Disease Fighting With The Cloud
Google has just announced that it’s giving UNICEF a $1 million grant to raise awareness about Zika transmission, a virus spreading across South America and beyond that leaves 80% of those infected without any symptoms. First detected last year in Brazil, the virus has been linked to 4,863 suspected and confirmed cases of microcephaly, a disorder which causes birth defects typically presented by unusually small heads, and that can result in development problems. Because the disease is spread primarily by the mosquito Aedes aegypti, it’s proving a challenge to eliminate. Says Jacquelline Fuller, director of Google’s nonprofit branch, Google.org, “Fighting Zika requires raising awareness on how people can protect themselves, as well as supporting organizations who can help drive the development of rapid diagnostics and vaccines.” But Google doesn’t believe that raising awareness alone is enough, and so has also dedicated software engineering and data science resources to help analyze information regarding the virus’ outbreak.
Further supporting UNICEF’s efforts, Google’s contribution will include the development of a platform to process data from various sources, such as travel and weather patterns. The hope is that this will make it possible to map and visualize outbreaks and predict potential new outbreaks. Google’s volunteer team of engineers, designers, and data scientists are currently working at UNICEF, helping the organization with this current disease threat, but it’s anticipated that the initiative could be useful for future outbreaks of both Zika and other diseases.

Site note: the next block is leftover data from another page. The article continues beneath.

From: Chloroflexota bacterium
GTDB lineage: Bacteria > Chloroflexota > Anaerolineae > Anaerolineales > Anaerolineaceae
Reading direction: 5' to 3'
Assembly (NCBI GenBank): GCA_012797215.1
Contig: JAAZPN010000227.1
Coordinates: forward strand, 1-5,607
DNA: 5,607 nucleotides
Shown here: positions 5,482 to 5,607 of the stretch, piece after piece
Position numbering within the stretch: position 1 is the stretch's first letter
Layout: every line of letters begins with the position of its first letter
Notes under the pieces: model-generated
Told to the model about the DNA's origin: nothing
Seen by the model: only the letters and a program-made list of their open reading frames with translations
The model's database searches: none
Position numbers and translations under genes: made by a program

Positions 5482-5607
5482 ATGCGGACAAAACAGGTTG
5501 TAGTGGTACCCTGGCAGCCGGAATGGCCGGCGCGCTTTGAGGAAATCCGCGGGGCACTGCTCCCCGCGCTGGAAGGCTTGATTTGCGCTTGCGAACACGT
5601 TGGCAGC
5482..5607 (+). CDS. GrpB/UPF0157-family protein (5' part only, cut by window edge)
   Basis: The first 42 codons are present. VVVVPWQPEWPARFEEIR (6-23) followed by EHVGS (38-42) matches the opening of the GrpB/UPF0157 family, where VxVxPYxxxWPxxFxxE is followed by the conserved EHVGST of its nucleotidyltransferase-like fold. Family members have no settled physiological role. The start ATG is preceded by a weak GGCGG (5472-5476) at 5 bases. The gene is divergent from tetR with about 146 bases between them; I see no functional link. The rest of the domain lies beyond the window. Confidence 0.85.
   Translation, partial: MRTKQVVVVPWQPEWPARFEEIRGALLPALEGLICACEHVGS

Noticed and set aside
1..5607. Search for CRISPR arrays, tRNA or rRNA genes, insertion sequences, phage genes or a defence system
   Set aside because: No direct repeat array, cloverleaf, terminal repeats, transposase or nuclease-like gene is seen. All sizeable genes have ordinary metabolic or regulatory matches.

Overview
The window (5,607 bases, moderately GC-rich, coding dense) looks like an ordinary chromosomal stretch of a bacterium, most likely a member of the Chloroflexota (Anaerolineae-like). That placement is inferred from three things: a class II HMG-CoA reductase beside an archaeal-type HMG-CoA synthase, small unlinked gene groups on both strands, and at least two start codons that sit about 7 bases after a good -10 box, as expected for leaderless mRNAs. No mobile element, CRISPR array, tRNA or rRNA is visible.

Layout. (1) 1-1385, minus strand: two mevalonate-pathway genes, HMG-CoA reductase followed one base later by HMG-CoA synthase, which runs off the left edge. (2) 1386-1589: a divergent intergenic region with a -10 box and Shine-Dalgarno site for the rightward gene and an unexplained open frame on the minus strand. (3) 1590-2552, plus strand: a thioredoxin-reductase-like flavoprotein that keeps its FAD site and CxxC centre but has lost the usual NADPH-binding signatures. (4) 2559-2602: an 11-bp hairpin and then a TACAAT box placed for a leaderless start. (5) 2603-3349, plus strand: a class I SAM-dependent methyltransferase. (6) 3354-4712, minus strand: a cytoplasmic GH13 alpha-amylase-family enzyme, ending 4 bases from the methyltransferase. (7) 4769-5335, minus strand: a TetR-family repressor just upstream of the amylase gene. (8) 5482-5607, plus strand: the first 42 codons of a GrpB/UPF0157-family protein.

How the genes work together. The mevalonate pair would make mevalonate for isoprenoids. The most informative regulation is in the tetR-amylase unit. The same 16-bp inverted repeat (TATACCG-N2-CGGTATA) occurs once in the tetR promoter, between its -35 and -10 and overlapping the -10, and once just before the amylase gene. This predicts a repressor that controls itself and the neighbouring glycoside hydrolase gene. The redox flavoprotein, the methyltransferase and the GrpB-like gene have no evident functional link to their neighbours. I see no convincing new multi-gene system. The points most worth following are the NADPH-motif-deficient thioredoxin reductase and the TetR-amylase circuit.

Additionally, Google is featuring information about the Zika virus in attempts to make information more accessible through search functions in 16 different languages. Though their sidebar already provides a large amount of health data, Google’s latest update will now feature run-downs of Zika symptoms and causes, and public health alerts will frequently be updated with new information. Says Fuller, “As a company whose mission is helping people find information, with a lot of experience in analyzing large sets of data, we’re in a good position to help—at scale and at speed.”
Mapping tools could prove essential to the global fight against disease, and various organizations are taking advantage of cloud computing tools and big data analytics to support humanitarian efforts. The Google Earth Engine provides the map of the world whereon global prediction platforms can be built, and the rapid spread of mobile allows access to valuable data in remote and difficult-to-reach locations. By studying the relationships between disease occurrence and influencers such as vegetation, rainfall, and other relevant environmental conditions, health workers, and scientists are able to study what drives transmission and determine how best to contain and eliminate diseases. Online mapping tools already exist to help fight diseases such as malaria and Ebola, as well as inform the general public of spread, but as more and more of the tech giants get involved in these efforts, the apparatus are becoming more sophisticated and valuable.
By Jennifer Klostermann